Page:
A novel route was introduced to synthesize dense polyacrylamide (PAM) onto the glass slide surface. To investigate the surface chemistry of the PAM on the glass slides, X-ray photoelectron spectroscopy (XPS) was utilized to obtain detailed chemical state information on the PAM layer constituents. The XPS peak data were consistent with the presented model of the PAM on the glass slide surface. Scanning electron microscopy and atomic force microscope data indicated the presence of PAM on the glass slides, which consist of nodules. The results showed that PAM was successfully immobilized onto glass slides with a two-tier structure under aqueous condition and a monolayer structure under anhydrous condition. Compared with those under aqueous condition, the controllability of the molecular layer on glass slides and the reproducibility under anhydrous condition were much better, which makes anhydrous condition an advisable condition for the study of the reaction mechanisms of glass slides modified by PAM.
Glass slide; Polyacrylamide; Surface analysis; XPS; SEM; AFM
Serum microRNAs (miRNAs), with their remarkable stability and unique concentration profiles in patients with various diseases, are promising non-invasive biomarkers for tumor detection. The present study investigated the altered profiles of serum microRNAs in patients with endometrioid endometrial cancer (EEC) in order to predict the malignancy of the disease at a relatively early stage. TaqMan® low-density arrays (TDLAs) were used to perform an analysis in the initial screening phase using serum samples pooled from seven EEC patients and 20 controls. The differential expression was validated using a hydrolysis probe-based stem-loop quantitative reverse transcription polymerase chain reaction (qRT-PCR) in samples taken from 26 EEC patients and 22 age- and gender-matched healthy controls. The data obtained from the TLDAs demonstrated that 22 serum miRNAs were markedly upregulated in the EEC patients compared with the controls. The qRT-PCR analysis further identified a profile of four serum miRNAs (miR-222, miR-223, miR-186 and miR-204) as a fingerprint for EEC detection. The area under the receiver operating characteristic (ROC) curve of this four-serum miRNA signature was 0.927, which was markedly higher than that of carbohydrate antigen 125 (CA-125; 0.673). The four-miRNA signature identified by genome-wide serum miRNA expression profiling analysis provides a novel, non-invasive approach for EEC diagnosis.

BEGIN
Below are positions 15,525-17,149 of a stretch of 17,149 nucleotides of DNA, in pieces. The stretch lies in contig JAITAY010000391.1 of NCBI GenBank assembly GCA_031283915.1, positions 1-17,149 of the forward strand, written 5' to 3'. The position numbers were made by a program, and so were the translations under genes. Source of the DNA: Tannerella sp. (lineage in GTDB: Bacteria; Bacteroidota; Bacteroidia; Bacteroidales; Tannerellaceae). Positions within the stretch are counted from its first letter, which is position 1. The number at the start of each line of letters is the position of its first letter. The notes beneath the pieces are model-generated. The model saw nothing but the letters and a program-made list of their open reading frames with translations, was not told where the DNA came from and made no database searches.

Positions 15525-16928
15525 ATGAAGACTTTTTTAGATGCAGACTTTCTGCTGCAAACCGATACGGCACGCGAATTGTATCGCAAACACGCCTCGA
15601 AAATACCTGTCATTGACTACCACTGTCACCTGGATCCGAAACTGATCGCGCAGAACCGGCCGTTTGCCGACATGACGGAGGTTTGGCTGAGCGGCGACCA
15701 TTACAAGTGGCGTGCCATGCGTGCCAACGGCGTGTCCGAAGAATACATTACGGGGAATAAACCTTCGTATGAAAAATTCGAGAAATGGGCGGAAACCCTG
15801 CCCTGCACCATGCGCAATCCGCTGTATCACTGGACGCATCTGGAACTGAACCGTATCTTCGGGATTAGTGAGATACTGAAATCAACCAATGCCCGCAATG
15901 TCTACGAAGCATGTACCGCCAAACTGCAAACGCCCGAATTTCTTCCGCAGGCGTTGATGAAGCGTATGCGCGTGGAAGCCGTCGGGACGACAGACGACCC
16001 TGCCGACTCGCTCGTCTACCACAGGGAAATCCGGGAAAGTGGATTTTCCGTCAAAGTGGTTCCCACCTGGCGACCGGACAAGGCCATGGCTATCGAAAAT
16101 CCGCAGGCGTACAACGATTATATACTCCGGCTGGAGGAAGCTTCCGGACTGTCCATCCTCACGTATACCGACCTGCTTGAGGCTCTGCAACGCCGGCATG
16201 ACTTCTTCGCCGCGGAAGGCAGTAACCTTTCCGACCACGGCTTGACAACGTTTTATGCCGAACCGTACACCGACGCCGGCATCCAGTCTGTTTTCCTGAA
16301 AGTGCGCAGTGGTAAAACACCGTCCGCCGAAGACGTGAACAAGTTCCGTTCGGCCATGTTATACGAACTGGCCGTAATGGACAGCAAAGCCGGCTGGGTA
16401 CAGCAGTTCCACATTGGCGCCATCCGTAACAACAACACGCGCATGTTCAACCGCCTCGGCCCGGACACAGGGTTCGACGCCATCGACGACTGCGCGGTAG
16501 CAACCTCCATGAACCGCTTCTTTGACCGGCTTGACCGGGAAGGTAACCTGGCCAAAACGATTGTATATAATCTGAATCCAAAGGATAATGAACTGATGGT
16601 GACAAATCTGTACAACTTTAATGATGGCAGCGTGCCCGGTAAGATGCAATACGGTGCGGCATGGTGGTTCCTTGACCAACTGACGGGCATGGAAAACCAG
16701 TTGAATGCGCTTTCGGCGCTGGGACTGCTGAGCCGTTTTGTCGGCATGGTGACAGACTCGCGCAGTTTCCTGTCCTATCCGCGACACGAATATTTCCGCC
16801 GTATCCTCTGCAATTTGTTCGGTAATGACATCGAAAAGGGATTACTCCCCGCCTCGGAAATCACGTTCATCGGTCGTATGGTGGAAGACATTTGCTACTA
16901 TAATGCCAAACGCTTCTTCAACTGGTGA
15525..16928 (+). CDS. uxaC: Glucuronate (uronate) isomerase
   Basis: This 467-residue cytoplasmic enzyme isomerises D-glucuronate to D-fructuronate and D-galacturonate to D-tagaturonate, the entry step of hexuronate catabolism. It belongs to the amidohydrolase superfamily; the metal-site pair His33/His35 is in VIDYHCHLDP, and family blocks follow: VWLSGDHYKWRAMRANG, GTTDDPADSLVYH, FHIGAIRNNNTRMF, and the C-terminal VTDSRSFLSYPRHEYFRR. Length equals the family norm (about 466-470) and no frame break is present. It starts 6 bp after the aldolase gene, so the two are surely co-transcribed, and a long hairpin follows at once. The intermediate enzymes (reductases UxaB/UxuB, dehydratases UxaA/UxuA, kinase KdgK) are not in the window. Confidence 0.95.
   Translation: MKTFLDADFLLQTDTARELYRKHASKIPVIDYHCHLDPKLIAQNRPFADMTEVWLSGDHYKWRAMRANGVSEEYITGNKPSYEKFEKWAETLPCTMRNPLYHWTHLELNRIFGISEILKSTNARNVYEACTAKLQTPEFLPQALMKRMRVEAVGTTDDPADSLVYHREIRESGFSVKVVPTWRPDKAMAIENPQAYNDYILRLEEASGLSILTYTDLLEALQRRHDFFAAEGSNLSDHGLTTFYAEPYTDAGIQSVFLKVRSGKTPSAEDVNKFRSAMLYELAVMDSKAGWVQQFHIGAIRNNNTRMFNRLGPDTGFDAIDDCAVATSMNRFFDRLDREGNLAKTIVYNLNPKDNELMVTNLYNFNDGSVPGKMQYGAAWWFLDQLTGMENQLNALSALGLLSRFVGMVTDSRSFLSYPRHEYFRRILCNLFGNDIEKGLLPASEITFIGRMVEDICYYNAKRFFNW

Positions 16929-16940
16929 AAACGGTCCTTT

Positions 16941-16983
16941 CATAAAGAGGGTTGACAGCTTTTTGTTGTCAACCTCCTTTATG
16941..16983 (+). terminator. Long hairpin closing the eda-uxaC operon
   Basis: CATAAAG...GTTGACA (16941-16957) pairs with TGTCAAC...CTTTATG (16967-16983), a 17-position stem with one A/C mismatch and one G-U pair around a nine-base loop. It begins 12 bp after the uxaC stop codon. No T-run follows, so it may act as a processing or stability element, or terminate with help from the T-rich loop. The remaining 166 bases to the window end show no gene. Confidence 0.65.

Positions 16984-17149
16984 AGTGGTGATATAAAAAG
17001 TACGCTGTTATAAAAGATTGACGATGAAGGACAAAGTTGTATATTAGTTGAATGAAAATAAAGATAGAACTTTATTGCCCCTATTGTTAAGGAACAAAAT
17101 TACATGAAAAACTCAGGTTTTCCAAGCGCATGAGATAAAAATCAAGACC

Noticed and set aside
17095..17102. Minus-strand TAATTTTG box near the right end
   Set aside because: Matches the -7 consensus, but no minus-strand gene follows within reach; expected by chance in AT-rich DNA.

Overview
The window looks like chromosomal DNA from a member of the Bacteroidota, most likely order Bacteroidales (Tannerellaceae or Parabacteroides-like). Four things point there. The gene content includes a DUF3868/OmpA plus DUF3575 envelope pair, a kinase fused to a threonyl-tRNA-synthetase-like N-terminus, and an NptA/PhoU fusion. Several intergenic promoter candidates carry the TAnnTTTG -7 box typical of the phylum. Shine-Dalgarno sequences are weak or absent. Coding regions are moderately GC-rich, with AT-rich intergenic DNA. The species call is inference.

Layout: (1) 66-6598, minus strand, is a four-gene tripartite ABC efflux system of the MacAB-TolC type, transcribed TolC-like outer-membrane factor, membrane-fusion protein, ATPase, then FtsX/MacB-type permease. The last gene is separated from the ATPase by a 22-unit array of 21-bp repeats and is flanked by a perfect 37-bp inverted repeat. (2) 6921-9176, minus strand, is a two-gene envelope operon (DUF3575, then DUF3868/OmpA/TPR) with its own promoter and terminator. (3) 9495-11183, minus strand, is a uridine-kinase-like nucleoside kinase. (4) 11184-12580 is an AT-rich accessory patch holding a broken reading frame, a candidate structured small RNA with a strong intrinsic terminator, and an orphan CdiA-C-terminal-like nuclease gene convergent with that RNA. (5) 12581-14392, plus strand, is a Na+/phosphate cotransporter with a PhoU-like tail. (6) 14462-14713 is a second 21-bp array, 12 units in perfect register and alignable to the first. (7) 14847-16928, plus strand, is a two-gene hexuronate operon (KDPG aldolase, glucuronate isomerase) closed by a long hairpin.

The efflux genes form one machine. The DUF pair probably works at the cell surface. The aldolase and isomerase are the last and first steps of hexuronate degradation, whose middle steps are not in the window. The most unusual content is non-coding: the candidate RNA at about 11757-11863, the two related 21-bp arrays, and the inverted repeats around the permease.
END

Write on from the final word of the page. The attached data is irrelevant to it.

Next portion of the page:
endometrioid endometrial cancer; serum microRNAs; biomarker; diagnosis
Mycobacterium vaccae is a rapidly growing, nontuberculous Mycobacterium species that is generally not considered a human pathogen and is of major pharmaceutical interest as an immunotherapeutic agent. We report here the annotated genome sequence of the M. vaccae type strain, ATCC 25954.
Background and Objectives
Analysis of positively-selected genes can help us understand how human evolved, especially the evolution of highly developed cognitive functions. However, previous works have reached conflicting conclusions regarding whether human neuronal genes are over-represented among genes under positive selection.
Methods and Results